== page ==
A good weft should be a firm yarn that packs in easily and makes a sturdy fabric. Weft yarn doesn’t have to be as strong as the warp, as it doesn’t have to withstand the tension of the loom. The yarn shouldn’t be too lofty, stretchy or soft for tapestry.
5. Modern tapestry – between art and craft
I noticed mostly two very different approaches concerning tapestry today:
One one side a few weaving workshops in the world operate still in the manner described in chapter two: an artist designs an image that is afterwards copied by several weavers sitting side by side. Only today they produce mostly modern, unique images which could concurrence every painting largely.
Examples are the Australian Tapestry Workshop in Melbourne, the Manufacture Nationale des Gobelins in Paris, the Manufactures d’Aubusson and the Dovecot Studios in Edinburgh.
On the other side a completely different “contemporary tapestry scene” has been evolving since 1970.
A worldwide shift in what was possible in creative expression was set in motion. Threads freely suspended, coiled or in some manner formed into monumental sculptural forms, took over galleries and expositions. The 1970s were a decade where fibre art called now “New Tapestry,” was on the cutting edge of art.
This changed again once entered the 21st century. Accessible computer-aided weaving options and other “quick” systems for producing artwork, made “slow” tapestry weaving less attractive for young artists. Surprisingly, at the same time that weaving seemed out of favour, fibres had become one of the two most popular majors for art students. Computer savvy young artists expected speedy results and these emerging artists also questioned the notion that art must be made by hand.
This changing perspective though has finally become a motivating factor to question once more the traditional constraints about what techniques are appropriate for tapestry. A new vague of tapestry weavers emerged over the last decade, attracted by the straightforward qualities and simplicity of tapestry weaving.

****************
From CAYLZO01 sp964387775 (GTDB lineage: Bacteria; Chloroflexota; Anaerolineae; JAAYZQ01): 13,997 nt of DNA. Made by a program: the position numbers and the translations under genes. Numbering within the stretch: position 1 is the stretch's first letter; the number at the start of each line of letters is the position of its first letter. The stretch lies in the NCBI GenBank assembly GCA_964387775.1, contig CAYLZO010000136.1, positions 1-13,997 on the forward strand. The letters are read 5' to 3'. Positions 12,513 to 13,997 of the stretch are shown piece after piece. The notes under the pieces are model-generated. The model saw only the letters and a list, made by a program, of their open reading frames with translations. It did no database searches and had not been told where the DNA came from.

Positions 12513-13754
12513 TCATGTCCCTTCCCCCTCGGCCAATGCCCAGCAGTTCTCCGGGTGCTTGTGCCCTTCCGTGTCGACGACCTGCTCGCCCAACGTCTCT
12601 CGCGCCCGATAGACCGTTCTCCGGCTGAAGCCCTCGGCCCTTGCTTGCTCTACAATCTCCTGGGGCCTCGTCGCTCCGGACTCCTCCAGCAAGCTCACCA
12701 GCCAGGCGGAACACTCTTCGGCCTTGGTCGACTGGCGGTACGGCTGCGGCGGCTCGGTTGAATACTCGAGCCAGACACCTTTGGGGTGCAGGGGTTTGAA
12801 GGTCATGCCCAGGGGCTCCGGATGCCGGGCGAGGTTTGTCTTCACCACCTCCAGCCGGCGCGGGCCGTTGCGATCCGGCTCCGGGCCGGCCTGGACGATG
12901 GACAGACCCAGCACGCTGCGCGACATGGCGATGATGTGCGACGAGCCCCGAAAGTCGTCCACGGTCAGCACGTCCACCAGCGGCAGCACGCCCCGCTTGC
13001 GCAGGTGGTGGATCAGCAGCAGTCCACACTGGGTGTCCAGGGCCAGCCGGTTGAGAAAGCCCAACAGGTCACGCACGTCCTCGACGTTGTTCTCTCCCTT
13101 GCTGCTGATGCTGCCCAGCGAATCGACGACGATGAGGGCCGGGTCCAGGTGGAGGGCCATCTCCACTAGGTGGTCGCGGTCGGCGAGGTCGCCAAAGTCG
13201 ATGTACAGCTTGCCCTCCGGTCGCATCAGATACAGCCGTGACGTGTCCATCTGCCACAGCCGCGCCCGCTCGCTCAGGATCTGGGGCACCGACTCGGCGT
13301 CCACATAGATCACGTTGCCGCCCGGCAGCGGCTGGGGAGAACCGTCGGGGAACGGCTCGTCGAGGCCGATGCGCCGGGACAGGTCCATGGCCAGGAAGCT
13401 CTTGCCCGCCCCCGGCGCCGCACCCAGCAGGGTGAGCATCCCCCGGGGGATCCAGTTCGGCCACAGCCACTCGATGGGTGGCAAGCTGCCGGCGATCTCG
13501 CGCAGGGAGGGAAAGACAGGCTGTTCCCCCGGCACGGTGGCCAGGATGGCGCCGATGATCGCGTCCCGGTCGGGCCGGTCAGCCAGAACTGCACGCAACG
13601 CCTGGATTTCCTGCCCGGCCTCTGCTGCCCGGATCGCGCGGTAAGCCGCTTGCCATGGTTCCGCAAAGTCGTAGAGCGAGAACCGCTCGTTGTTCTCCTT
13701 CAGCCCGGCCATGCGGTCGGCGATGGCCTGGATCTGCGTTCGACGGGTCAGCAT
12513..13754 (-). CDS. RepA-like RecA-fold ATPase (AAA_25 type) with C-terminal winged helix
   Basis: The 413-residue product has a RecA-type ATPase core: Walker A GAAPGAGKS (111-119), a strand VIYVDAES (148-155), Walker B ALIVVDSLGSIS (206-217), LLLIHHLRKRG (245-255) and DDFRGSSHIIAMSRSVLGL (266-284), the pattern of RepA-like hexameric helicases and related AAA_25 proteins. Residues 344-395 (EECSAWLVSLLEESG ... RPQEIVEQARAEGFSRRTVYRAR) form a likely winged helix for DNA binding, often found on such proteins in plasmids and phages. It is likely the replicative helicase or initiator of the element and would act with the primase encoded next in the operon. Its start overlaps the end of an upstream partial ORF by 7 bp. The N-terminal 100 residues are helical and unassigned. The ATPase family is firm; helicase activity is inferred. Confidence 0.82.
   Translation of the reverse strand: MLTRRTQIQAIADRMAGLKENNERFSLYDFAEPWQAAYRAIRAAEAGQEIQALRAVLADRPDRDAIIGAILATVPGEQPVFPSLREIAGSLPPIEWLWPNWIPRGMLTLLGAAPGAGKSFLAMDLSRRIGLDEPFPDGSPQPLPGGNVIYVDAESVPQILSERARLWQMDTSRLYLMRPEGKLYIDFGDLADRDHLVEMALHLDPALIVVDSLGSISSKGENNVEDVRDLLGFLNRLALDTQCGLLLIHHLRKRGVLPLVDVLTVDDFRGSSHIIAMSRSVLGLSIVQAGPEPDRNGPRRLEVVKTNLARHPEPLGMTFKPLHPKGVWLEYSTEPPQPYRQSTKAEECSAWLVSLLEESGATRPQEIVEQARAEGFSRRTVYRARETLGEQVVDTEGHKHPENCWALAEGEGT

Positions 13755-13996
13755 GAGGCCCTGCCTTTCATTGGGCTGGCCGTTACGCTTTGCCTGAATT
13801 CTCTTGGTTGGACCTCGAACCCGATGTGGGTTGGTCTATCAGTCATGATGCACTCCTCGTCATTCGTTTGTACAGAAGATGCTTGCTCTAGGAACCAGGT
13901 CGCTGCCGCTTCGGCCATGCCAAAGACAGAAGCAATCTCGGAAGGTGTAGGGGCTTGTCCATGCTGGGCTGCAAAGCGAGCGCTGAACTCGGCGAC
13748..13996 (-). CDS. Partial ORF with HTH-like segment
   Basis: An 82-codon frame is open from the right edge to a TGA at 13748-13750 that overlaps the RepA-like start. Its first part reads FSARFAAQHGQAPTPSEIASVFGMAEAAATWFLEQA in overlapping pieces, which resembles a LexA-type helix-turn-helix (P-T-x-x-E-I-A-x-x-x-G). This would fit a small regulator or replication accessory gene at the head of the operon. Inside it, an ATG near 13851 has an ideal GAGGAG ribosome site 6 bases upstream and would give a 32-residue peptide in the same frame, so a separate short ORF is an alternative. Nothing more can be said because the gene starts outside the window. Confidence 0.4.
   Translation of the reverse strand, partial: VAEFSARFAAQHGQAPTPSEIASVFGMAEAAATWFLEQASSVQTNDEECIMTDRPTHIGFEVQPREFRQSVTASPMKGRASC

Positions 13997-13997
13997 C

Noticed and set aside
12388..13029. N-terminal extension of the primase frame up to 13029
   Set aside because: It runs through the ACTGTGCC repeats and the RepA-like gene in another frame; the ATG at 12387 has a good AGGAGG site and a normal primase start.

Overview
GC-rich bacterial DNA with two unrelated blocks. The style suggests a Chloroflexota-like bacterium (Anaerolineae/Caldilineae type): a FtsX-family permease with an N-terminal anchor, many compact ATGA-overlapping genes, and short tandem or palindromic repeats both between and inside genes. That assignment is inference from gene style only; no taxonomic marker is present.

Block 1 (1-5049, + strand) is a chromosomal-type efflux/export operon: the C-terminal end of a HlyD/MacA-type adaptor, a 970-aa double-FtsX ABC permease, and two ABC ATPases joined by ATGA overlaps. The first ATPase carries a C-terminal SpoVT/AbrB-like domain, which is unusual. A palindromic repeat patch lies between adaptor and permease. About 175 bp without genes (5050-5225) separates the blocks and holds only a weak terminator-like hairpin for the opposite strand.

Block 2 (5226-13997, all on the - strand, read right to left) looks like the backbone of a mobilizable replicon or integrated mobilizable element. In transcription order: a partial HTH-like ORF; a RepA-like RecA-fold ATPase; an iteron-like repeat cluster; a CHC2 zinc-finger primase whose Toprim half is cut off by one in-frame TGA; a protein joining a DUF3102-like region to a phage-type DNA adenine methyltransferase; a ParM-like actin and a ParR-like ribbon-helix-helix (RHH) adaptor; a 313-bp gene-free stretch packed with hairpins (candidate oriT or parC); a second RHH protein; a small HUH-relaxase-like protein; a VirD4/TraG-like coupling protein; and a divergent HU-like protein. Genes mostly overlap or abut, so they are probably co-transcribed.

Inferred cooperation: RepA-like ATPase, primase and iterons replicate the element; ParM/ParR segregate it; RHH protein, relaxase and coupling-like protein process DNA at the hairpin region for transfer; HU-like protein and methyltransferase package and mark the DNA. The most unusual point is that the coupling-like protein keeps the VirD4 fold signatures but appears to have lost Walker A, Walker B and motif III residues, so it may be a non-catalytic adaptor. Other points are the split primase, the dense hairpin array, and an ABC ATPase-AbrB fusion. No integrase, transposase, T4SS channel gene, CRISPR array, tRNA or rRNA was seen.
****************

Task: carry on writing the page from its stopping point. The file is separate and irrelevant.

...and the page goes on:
The pressure to produce large work is lessened today and besides taking less time, small format work lends itself to experimenting and risk-taking. Today the variety of what may be called “tapestry” is broader than ever and several artists developed a very distinguished style, miles away from what most people would qualify as a tapestry.
Summarising, the biggest difference of “modern tapestry” in comparison to “traditional tapestry” might be:
- Independent artists discovered and explored tapestry and fibre arts in general as a new medium. Which means that the person who creates the design becomes also the weaver of the finished textile.
- The first point leads to the second: the scale of tapestry has changed completely. Pieces become smaller, are produced in less time by a single artist.
- The smaller format lends to experimenting and risk-taking. The artists who chose tapestry as their medium developed a broader range of personal expression and styles than the traditional 2-dimensional flat tapestries. They start working with texture, with a variety of different materials and include even sculptural forms and multimedia aspects to give object qualities to their tapestries.
6. Modern Tapestry – Fascinating insights
To finish, a very personal glimpse of some modern tapestry artists to arouse perhaps your curiosity to discover further.
And last but not least, some of my own, very modest trials…..
Thanks to all artists who allowed me to share their remarquables works!